Trevor Reed has ‘good feeling’ Russia will accept prisoner swap offer

Trevor Reed, the former U.S. Marine released from Russian custody earlier this year, on Thursday said he has a “good feeling” that Russia will accept a reported prisoner swap proposal from the Biden administration for Brittney Griner and Paul Whelan.

Reed, who was imprisoned in Russia for nearly three years and released in a prisoner swap in April, told CNN’s Brianna Keilar on “New Day” that he was “cautiously optimistic” the deal would pull through because it was in the best interests of both the U.S. and Russia.

“I’m not positive, but I have a good feeling about it,” Reed said. “I am optimistic that they are going to agree on that.”

The Biden administration is reportedly offering to swap convicted Russian arms trafficker Viktor Bout, who is in U.S. custody, for both Whelan and Griner, who are being detained in Russia. Wednesday’s news sparked some hope for the detainees’ families and the public, who have been advocating for their release.

Still, Kremlin spokesman Dmitry Peskov on Thursday told The Associated Press “no agreements have been finalized” and that negotiations must be conducted quietly.

Griner, a WNBA star, was detained by Russian authorities in February after she was caught with cannabis oil cartridges.

Whelan, a former U.S. Marine, was arrested in Russia in 2018 and sentenced to 16 years in prison in 2020 on espionage charges he denies.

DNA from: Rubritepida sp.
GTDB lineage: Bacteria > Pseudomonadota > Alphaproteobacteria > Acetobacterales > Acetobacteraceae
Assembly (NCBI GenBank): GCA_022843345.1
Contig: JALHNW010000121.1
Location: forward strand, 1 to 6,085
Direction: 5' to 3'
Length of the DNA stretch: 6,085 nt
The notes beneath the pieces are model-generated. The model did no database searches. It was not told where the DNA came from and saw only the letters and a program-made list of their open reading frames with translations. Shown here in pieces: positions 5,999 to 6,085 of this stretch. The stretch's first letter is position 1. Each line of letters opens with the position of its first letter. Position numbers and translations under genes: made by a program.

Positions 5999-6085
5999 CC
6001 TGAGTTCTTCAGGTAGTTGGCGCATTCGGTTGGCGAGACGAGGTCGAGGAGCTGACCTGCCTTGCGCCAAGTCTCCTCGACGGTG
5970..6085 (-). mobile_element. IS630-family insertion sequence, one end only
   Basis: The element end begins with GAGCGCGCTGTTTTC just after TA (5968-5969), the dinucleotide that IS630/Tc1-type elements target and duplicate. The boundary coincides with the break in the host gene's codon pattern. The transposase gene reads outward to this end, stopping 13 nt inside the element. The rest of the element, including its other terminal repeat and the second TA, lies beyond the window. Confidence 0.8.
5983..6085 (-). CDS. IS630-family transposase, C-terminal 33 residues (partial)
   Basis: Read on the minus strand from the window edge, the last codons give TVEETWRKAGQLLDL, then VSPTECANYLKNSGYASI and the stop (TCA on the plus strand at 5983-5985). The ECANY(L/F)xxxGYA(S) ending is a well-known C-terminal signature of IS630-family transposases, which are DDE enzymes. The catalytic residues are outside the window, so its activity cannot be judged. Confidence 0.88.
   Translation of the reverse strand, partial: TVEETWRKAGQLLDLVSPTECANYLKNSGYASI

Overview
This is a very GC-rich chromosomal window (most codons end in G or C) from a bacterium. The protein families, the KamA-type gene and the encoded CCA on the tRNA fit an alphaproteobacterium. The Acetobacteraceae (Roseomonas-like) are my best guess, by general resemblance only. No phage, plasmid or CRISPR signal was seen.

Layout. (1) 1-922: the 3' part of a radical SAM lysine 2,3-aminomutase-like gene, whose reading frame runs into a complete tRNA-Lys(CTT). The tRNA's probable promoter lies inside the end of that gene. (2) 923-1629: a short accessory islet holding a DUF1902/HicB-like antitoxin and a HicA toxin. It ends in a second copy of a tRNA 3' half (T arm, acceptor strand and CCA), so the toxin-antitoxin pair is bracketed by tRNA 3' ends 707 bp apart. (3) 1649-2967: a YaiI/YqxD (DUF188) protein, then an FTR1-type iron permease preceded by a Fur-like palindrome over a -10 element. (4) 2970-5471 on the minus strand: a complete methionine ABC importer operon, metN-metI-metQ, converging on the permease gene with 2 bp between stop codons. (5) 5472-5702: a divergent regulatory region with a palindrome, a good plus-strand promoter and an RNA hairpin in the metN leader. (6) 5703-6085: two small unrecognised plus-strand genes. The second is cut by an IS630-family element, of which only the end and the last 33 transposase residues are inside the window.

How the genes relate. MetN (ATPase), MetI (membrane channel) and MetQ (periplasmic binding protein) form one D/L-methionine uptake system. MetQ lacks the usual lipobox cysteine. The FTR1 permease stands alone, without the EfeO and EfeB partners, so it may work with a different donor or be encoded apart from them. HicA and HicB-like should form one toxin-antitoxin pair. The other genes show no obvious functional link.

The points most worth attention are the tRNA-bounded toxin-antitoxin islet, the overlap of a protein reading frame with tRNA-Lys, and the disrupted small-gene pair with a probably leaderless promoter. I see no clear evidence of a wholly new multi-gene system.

Reed, who previously criticized the White House for not doing enough to secure the release of Griner and Whelan, told CNN the news has probably not reached the two detainees in Russia.

“It’s sometimes difficult to receive information there from the outside,” Reed said. “They do kind of like to keep you isolated there. I know there were times when I didn’t receive any outside news for weeks at a time.”

Tensions between the U.S. and Russia have increased since Russian President Vladimir Putin invaded Ukraine in late February, reaching heights not seen since the Cold War.

Reed said Russia is growing increasingly bold and will continue to detain Americans regardless of whether the U.S. swaps prisoners or not.

“If that’s the argument, that this incentivizes taking people and wrongfully detaining people, I think the evidence shows they are going to do that anyway,” Reed said.